The Hellenic Optical Character Recognition Team, or simply Hellenic OCR Team, is an innovative crowdsourcing initiative. It represents the first distributed scientific platform that aims exclusively at the processing and analysis of parliamentary data. With time, the Team gradually expanded its scope also to cover the study of government data. For doing so, a wide spectrum of self-developed methods and software tools has been developed to advance interoperability of systems and data sources.
Established in late 2017, the Team –as of summer 2020– includes 35 experts resident in eight different countries. The technical and scientific backgrounds of its members are quite diverse, from law to engineering and from political science to linguistics. Members originate from academia, the public and the private sector, while the Team maintains a balanced gender distribution.
Team members are virtually linked through an online exchange platform and regularly meet for monthly meetings, face to face or online, where issues are tackled and best practices are exchanged. Newcomers receive basic training upon entering the group, while more experienced members, called ‘mentors’, provide peer-to-peer advice and support. The Team is organized in three distinct groups, the OCR group, the Analytics group and the Developers group.
The processing of non-digital corpora constitutes the Team’s core competency. Text processing follows a well-defined streamlined process. The resulting content is transformed in an open and structured format, such as the XML (eXtensible Markup Language), which enables the use of a wide range of novel tools and methods from the field of computational linguistics. The opportunities that arise from the study of the aforementioned corpora are tremendous. They link several –formerly distant– areas of research, such as history, political science and linguistics, thus opening up new horizons in the understanding of parliamentary data and discourse.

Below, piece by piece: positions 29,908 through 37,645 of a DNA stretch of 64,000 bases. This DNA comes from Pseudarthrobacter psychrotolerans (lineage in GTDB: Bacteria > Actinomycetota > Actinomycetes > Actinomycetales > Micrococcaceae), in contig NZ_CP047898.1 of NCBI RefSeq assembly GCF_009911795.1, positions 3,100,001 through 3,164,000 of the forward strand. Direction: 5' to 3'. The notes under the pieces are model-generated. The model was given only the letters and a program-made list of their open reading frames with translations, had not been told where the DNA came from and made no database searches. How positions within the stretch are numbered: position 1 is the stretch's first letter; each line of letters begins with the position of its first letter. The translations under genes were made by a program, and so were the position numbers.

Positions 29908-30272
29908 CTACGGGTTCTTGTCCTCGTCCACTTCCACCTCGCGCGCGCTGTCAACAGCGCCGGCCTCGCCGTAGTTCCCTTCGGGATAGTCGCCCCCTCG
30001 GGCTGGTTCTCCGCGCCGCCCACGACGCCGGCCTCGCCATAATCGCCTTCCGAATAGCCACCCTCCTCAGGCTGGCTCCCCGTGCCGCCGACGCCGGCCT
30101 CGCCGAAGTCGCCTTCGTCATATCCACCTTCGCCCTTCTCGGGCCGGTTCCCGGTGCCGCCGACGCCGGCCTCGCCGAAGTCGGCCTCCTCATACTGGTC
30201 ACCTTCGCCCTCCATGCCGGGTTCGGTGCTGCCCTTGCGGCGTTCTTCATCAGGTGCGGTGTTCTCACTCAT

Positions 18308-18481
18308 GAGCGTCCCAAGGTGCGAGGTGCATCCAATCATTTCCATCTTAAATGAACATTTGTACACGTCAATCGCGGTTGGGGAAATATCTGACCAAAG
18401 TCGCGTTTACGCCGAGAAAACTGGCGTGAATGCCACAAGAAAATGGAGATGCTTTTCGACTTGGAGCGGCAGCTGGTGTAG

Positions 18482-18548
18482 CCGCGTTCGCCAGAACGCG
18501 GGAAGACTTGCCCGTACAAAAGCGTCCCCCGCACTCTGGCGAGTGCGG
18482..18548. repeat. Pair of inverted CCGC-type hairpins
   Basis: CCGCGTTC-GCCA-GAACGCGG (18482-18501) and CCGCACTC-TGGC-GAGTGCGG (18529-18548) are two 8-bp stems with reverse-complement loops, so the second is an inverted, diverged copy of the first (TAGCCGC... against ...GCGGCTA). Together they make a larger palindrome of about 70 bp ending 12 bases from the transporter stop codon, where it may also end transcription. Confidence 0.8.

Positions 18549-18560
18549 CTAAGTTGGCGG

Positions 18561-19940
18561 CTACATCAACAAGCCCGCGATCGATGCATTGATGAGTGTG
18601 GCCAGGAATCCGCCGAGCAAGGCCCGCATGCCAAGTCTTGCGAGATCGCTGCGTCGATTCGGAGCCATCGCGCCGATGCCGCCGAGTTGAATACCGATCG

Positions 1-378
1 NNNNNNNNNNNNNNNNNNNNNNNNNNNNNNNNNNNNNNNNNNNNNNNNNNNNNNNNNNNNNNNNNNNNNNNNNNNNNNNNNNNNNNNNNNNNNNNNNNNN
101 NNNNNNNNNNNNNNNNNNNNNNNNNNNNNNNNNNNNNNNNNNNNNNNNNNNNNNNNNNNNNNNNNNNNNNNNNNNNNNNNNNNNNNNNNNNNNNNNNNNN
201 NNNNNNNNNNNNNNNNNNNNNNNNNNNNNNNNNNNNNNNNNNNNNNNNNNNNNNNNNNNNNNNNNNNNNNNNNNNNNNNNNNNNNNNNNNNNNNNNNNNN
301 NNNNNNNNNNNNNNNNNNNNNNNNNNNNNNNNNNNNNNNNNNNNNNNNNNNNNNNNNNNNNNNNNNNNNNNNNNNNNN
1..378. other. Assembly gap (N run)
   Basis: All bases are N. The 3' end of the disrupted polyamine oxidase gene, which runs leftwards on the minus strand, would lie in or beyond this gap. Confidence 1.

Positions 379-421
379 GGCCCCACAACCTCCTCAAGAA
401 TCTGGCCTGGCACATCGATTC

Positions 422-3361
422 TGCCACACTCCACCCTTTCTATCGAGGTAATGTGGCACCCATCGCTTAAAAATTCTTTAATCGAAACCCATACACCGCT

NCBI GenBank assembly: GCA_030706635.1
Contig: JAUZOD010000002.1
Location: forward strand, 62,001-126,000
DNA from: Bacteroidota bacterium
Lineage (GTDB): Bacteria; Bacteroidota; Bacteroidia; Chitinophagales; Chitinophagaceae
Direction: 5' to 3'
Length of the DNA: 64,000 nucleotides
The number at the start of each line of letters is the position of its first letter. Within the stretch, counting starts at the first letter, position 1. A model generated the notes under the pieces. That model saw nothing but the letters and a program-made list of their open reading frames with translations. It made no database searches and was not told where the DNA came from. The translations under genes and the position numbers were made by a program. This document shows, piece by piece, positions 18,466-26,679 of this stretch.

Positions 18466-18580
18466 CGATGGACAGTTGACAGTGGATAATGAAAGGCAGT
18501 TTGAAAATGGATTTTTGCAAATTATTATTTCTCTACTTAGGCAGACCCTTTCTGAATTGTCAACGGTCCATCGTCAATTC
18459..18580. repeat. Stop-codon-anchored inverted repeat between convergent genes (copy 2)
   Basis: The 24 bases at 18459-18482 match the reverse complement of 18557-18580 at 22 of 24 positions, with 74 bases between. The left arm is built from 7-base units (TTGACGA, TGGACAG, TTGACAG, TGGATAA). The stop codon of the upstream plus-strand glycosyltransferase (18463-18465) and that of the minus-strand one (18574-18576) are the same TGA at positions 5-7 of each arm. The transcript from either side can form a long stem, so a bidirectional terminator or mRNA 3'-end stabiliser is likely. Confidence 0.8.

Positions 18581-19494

The Hellenic OCR Team, originally centered on parliaments, now develops more generic interoperability tools and services, based on open standards and technologies, which are distributed as open source software. These tools are shared using different licenses, such as MIT or GNU GPLv3, depending on the stage of development. Moreover, the developers group managed tο install and locally configure an ISA2 LEOS instance, which was used last semester in an innovative legal informatics lab at the National School of Government.
The Hellenic OCR Team developed a text analytics software called Xtralingua. Now in its second release, it is a tool for extracting quantitative text profiles from large collections of texts and it was presented at the Digital Humanities 2020 virtual conference. The Team assessed the necessity for the development of this tool, as existing solutions were hard to use and required advanced technical knowledge, often absent in researchers of Digital Humanities. Hence, an open source working prototype has been developed, also to be used in combination with other relevant tools, to create an automated pipeline for text analysis.
The Hellenic OCR Team is a versatile, innovative and constantly evolving crowdsourcing platform. It is not a legal entity and it does not receive any external funding. It relies only on voluntary work by its members. Driven by innovation and scientific excellence, the Team has recently entered the EU transparency register, and it can now influence decision-making processes in its fields of expertise. The Inter-Parliamentary Union considers this approach a good practice (Innovation tracker 3, 2019) and spin-offs are planned in order to implement it in a non-European environment as well.
As the Hellenic OCR Team is expanding its member base and capabilities, it is looking forward to further cooperating with the European Interoperability Framework and the community around it to develop novel concepts, design innovative solutions and implement advanced tools.